Mexico's Ochoa Wins Corona Morelia

Monday, October 9th 2006, 6:41 am
By: News On 6

MORELIA, Mexico (AP) _ Lorena Ochoa left no doubt about the importance of her breakthrough victory Sunday in her home country.

``Definitely this is the most important day of my professional career,'' Ochoa said. ``For me, this was the most important tournament. I enjoyed it so much.''

The 24-year-old Guadalajara native won for the first time in four LPGA Tour starts in Mexico, closing with a 4-under 69 to easily hold off Julieta Granada and Paula Creamer in the Corona Morelia Championship.

A group of friends and family sprayed Ochoa with champagne and beer after she made her final putt. Her coach and father lifted the Mexican flag high, then cloaked her in it as fans in the galleries bellowed.

Ochoa, who never trailed after shooting a course-record 64 in the second round Friday, won for the fourth time this season to tie Karrie Webb for the tour lead. Ochoa finished at 20-under 272 on the hilly, Jack Nicklaus-designed Tres Marias course, five strokes better than Granada.

Granada, the 19-year-old up-and-comer from Paraguay, shot a 71. Creamer, 20, had Sunday's best round, a 65 that left her third at 14 under.

Ochoa began the round three strokes ahead of Granada, but things got a bit tense after Ochoa bogeyed the 161-yard, par-3 third hole. She recovered with a birdie on the par-4 fourth, only to watch Granada birdie the hole and add another on the 134-yard, par-3 sixth to move within a stroke.

``Julieta started really good, made a couple of birdies at the beginning and kept me under pressure,'' Ochoa said. ``She just kind of really pushed me.''

But Ochoa responded, pushing her advantage back to two strokes with a birdie on the par-5 eighth and adding three more birdies on the back nine.

``At the beginning, I was a little bit out of control,'' she said. ``Because of the adrenaline, I was hitting the ball too hard. But the back nine, I managed to be very solid, just hitting the ball very straight and very consistent.''

Granada, meanwhile, couldn't mount a late push, failing to get a birdie after No. 10, and making a bogey on the 345-yard 11th for the fourth day in a row.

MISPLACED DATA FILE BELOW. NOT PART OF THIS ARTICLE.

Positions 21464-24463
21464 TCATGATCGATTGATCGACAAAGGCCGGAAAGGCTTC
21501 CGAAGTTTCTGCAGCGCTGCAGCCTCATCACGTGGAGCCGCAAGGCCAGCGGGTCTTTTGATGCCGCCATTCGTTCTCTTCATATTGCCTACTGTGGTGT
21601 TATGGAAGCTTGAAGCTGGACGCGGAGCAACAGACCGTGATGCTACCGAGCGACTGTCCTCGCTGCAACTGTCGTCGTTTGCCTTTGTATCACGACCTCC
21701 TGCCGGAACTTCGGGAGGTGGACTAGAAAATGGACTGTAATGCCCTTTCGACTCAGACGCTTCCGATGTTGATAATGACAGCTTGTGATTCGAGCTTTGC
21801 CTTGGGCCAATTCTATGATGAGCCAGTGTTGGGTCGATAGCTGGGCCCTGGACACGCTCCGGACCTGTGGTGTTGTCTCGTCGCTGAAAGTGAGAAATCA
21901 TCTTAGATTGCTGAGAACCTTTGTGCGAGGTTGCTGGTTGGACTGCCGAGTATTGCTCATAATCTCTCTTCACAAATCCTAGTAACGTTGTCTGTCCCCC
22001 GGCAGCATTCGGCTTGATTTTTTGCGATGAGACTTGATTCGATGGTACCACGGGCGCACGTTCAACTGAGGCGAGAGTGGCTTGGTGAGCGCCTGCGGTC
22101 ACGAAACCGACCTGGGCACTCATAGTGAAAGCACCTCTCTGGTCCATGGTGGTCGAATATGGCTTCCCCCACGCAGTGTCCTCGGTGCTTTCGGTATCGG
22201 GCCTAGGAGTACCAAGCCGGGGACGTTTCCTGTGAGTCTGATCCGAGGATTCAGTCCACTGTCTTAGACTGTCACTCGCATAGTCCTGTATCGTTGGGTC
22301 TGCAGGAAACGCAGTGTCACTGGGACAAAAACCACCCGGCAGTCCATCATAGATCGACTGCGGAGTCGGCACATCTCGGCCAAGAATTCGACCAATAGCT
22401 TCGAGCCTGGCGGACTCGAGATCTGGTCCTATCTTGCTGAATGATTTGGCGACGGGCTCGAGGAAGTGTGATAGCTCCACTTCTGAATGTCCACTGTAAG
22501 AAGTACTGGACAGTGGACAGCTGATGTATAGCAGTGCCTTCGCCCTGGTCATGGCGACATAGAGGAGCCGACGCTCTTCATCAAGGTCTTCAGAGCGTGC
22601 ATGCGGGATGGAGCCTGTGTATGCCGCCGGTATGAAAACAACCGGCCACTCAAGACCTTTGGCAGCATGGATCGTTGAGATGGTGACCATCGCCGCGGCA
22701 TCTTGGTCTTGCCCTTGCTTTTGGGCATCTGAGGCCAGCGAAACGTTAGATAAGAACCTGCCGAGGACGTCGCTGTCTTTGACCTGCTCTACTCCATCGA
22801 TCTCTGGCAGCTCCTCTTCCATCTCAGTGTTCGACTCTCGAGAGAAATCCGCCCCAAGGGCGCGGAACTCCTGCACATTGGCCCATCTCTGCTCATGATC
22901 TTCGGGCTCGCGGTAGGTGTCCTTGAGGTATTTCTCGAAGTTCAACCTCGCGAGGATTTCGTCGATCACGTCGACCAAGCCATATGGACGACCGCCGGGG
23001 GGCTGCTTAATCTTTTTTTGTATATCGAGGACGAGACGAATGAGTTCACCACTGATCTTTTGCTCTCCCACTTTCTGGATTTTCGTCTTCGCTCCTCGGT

``I just don't know how to get the mechanics right on that one,'' she said.

With her seventh victory in the last three seasons, Ochoa earned $150,000 to stay atop the LPGA Tour money list and raise her season total to $2,124,122. She joined Annika Sorenstam as the only LPGA Tour players top $2 million in a season.

``There are those who say we are behind Annika,'' she said. ``With all of this, maybe we are showing we are catching up with her a bit.''

Ochoa, a former University of Arizona standout, was a non-factor at last year's inaugural Corona Morelia Championship and at the LPGA Tour's MasterCard Classic played outside Mexico City in March 2005 and 2006. She had faltered under pressure, pressing too hard to impress droves of fans, who hung on her every swing.

But this year's Corona Morelia was Ochoa's to lose after her breakout round Friday. Her final round felt like a full-blown fiesta even before she began play _ with fans bracing for an 18-hole victory lap for Ochoa, who grew up in and still lives in Guadalajara, 175 miles from charming and colonial Morelia.

Supporters bunched around Ochoa hours before her round began, straining to watch her on the driving range and jockeying for position outside the yellow ropes ringing the putting green.

``My brothers, my parents, even the dog made the trip,'' Ochoa told the crowd upon accepting the tournament trophy from Lazaro Cardenas, the governor of Michoacan state.

Hundreds followed her from hole-to-hole, many wearing red caps and T-shirts embroidered with her 'L' logo, and thousands of others watched from the galleries, some waving Mexican flags.

They screamed ``Bravo!'' and ``Let's go Lorena!'' after nearly every shot, but also warmly cheered Granada, who played alongside Ochoa in an all-Latin pairing.

Granada, whose caddie is her mother, Rosa, said she considers Ochoa a big sister on the LPGA Tour. The pair chatted in Spanish while waiting to hit tee shots, but later competed fiercely on fairways and greens.

It was the sixth time Ochoa has begun the final round ahead _ and the third time she held the lead to win.

``It's an honor, it's great for all Mexicans,'' said Ramon De Alba, 65, who drove three hours from Guadalajara to follow Ochoa. ``She's the first Mexican woman to be great in golf and now she's been great in Mexico, with all of us.''

Golf is still relatively unheard of in soccer-obsessed Mexico, where public courses are nonexistent and only the wealthiest of the wealthy can afford to join exclusive and mostly secluded private clubs. But Ochoa success is slowly starting to chance that, said Cristina Chevarin, 59, also from Guadalajara.

``Golf is a little too expensive,'' Chevarin said. ``But the youngsters are starting to play more golf since Lorena made a name for herself.''

South Korea's Young-A Yang (69) finished fourth at 10 under, and Wendy Ward (71), Silvia Cavalleri (70), Kelli Kuehne (69), 18-year-old Morgan Pressel (71) and Becky Morgan (69) followed at 9 under.